Stories that inspire
Aakanksha N Bhardwaj
Tribune News Service
Jalandhar, September 22
Jagjit Wrestling Academy in Wariana recognises talented players. The academy has prepared several players, who have performed at national as well as international level. Most of the players who have been getting training at the academy belong to the economically backward families, but their dreams are big enough to not let any problem come their way.
The idea of training children was given by former international player Jagjit Singh, who is now posted as ADCP (Headquarters) Jalandhar. There are total 200 players taking training at the academy at present.
Rajinder Singh, the coach associated with the academy since it’s inception, said it was in 2001, when children from villages were called and given training.
“There used to be an akhara near a crematorium then and I used to give training to around 30 young children. There were no mats back then, we would play on soil. But then Jagjit sir saw that the players were performing well in the game and in 2014, a proper academy was established at Wariana and since then there has been no looking back. We are growing,” he said. Until October 2016, only boys were taught wrestling, but it was only after Sakshi Malik won RIO Olympics, that the need to start wrestling for girls was finally taken into consideration. Today, there are several girls training at the academy.
The coach said to ensure that no young child falls prey to drugs the academy was started so that they could channel their energy in the right direction.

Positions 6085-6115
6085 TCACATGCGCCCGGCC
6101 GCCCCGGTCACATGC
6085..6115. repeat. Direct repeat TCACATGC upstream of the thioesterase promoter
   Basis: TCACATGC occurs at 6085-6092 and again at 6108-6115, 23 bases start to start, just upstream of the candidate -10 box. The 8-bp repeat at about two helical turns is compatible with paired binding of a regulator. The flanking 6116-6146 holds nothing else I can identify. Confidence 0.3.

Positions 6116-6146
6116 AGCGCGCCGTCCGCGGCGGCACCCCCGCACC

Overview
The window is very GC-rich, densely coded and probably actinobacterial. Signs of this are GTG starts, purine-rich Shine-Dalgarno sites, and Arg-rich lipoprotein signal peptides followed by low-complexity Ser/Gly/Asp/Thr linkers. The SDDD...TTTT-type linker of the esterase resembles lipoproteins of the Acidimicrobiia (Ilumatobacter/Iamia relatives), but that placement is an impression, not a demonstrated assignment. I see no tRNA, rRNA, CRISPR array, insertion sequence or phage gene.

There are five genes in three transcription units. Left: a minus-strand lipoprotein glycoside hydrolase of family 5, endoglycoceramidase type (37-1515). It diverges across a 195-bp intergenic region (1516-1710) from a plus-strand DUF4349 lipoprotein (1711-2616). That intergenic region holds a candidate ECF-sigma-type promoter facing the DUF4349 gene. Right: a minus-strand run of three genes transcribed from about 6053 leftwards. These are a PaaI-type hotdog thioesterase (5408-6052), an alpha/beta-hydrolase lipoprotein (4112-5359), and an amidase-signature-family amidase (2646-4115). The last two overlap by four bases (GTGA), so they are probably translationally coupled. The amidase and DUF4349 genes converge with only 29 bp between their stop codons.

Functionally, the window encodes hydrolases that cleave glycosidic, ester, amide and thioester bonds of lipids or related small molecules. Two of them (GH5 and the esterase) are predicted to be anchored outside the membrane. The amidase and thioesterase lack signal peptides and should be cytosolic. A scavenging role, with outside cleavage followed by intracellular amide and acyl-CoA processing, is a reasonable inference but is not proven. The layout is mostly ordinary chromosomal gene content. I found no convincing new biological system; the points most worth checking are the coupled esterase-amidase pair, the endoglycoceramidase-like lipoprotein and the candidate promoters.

Be it daughters of labourers, marginal farmers and daily wagers, the girls are practicing really hard to become star wrestlers one day. Prabhjot Kaur (13), a gold medallist, is enthusiastic about the game.
Amarpreet of the district is another wonder, who has already won seven medals and is polishing her skills. Daughter of a marginal farmer, Harpreet Kaur, is another wrestler, who had won a gold in the National School Games held last year. And, there are several other girls, who have been making their parents proud by winning medals. Coaches at the academy are proud of their students. Mandeep Sharma, an international coach, said they used to practise two times a day — in the morning and evening — before the pandemic.
“Refreshments and uniform were also given by the academy itself to the players, who have played at the state and national levels,” he said.
Another coach Dev Anand also joined the academy a year ago. There is some help from the Sports Department, as wrestling mats and gym facilities have been provided by the department.
Many players from the academy have already played nationals and many have also been posted in the Punjab Police and paramilitary forces.
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